The Indian Institute of Management, Bangalore will refund the fees of about Rs 800,000 that students pay for their two-year post graduate programme if they take up a job in any non-profit entity and work there for at least three years.
Students who work in an NGO for a year, too, could get a part-waiver of their fees.
IIM-B officials explained that the decision was taken because a number of students had expressed a desire to work with NGOs over the past few years but were concerned about their finances.
The IIM-B board of governors discussed the issue in a meeting in October 2009 and passed the proposal to take effect for the 2010 placement, starting March 4.
"We want our students to work in NGOs and even the government sector, where there is need for better management," Pankaj Chandra, director of IIM-B told Business Standard.
The institute believes the move will encourage many of its students to gain a different kind of work experience, simultaneously helping people at the grassroots level.
"We have NGOs like Teach For India and Azim Premji Foundation coming to campus. We have had Narayana Hrudayalaya make a pre-placement talk to students," said Sapna Agarwal, head of career development services at IIM-B.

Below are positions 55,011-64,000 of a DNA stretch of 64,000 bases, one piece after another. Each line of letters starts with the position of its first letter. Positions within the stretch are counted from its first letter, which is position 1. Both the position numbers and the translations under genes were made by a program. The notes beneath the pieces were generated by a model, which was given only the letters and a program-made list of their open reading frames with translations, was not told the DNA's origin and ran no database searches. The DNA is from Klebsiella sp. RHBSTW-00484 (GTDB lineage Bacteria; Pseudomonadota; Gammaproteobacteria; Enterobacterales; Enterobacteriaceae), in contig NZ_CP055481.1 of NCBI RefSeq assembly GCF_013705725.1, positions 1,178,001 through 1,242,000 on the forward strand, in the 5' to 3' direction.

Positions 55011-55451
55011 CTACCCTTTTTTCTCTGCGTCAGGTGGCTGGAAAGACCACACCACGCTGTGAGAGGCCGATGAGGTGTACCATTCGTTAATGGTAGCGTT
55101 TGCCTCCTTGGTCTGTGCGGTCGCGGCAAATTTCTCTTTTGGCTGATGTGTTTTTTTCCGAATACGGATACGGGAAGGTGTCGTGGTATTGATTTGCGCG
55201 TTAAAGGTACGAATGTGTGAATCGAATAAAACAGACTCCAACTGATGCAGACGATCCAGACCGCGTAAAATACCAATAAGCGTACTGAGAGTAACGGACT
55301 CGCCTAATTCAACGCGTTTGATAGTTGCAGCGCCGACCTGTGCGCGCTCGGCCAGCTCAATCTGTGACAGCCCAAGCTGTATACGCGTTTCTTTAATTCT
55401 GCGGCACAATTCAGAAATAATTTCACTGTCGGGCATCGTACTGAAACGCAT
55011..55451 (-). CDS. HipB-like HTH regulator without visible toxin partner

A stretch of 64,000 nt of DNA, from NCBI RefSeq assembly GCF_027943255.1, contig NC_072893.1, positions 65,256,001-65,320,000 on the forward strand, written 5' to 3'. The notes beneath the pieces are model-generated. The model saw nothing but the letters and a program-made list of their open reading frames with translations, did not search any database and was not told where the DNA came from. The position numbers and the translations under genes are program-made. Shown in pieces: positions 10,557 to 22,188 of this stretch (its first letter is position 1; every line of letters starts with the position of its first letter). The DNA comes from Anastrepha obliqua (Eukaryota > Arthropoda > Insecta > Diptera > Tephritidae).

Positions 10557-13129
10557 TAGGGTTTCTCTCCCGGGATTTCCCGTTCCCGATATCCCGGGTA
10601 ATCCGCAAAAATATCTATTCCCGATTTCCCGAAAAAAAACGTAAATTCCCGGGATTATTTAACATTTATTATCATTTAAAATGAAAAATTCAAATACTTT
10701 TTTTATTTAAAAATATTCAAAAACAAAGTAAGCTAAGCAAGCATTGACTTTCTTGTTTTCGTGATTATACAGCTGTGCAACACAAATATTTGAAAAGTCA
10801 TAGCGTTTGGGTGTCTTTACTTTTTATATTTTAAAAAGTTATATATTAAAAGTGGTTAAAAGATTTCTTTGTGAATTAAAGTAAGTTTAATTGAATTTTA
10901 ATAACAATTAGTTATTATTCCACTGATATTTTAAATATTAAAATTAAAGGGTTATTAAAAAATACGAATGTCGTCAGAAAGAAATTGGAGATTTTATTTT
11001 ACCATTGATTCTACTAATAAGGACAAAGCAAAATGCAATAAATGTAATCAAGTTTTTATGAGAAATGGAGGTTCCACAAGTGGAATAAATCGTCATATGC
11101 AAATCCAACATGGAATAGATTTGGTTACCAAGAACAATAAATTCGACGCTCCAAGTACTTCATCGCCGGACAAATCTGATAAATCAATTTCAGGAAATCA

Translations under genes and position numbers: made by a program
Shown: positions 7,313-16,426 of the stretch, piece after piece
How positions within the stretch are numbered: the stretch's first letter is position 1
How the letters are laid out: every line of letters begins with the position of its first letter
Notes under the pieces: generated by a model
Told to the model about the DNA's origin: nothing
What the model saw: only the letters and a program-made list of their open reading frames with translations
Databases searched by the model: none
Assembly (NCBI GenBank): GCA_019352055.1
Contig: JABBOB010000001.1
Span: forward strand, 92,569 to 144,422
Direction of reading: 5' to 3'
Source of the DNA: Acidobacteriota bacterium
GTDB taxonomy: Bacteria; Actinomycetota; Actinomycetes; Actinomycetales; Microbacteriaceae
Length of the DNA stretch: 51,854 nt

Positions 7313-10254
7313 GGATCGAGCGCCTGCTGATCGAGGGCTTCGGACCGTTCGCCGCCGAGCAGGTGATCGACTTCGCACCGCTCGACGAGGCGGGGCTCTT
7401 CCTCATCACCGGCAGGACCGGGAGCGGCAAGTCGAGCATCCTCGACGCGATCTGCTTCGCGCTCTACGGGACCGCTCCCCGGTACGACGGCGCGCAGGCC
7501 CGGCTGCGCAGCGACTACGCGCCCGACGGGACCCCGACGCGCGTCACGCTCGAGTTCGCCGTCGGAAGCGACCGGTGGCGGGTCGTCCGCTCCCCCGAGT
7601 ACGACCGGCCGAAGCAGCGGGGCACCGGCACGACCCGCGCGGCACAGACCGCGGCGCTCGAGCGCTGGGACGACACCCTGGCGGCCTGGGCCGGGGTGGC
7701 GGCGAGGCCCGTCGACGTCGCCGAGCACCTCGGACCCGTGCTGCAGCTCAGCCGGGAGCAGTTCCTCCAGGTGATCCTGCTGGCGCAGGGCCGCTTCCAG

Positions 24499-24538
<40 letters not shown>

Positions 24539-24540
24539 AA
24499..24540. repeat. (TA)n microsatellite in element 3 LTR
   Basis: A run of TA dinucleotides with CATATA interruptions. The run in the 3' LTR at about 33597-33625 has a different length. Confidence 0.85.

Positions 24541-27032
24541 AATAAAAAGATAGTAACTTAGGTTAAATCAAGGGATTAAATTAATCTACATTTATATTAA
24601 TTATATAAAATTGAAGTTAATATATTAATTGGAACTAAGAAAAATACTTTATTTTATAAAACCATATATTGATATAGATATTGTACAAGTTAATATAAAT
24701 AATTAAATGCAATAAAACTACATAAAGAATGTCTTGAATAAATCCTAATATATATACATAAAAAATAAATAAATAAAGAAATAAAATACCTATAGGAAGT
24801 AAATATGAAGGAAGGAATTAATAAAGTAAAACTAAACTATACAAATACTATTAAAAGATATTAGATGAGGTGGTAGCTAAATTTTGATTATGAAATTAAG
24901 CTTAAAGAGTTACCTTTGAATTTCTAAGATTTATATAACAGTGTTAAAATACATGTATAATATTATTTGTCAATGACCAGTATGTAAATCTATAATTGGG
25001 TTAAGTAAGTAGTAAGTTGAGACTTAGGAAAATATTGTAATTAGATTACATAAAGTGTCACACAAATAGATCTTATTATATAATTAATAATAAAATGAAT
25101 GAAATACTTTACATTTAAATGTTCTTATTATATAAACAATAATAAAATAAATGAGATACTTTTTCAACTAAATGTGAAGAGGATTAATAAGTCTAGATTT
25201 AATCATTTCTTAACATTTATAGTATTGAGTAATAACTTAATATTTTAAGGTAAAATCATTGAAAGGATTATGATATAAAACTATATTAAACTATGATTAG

The institute declined to explain how it was planning to make good the cost of the fee waiver.
Teach For India, one of the NGOs that made a presentation to final-year students at IIM-B, is looking to recruit students for its two-year Fellowship, which involves placing full-time teachers in low-income schools.
Shveta Raina, national head of fellowship research at Teach For India, said IIM-B's fee refund was encouraging initiative.
"For two years, our Fellows will get an opportunity to be trained in innovative methods. At the end of the two years, they can avail of our placement services. Companies like McKinsey, Mastek, Thermax and ICICI Bank are interested in hiring from us," she said.
IIM-B and NGO officials admit that pay-wise, there would be quite a gap in the salaries offered in the corporate and social sector but say the exposure from such programmes would come in handy even if they choose to go back to the corporate sector after a short stint.
For instance, as a fellow at Teach For India, an IIM student could earn around Rs 23,000 a month including stipend, house and classroom allowance whereas companies typically pay IIM freshers between Rs 100,000 and Rs 1,50,000 a month.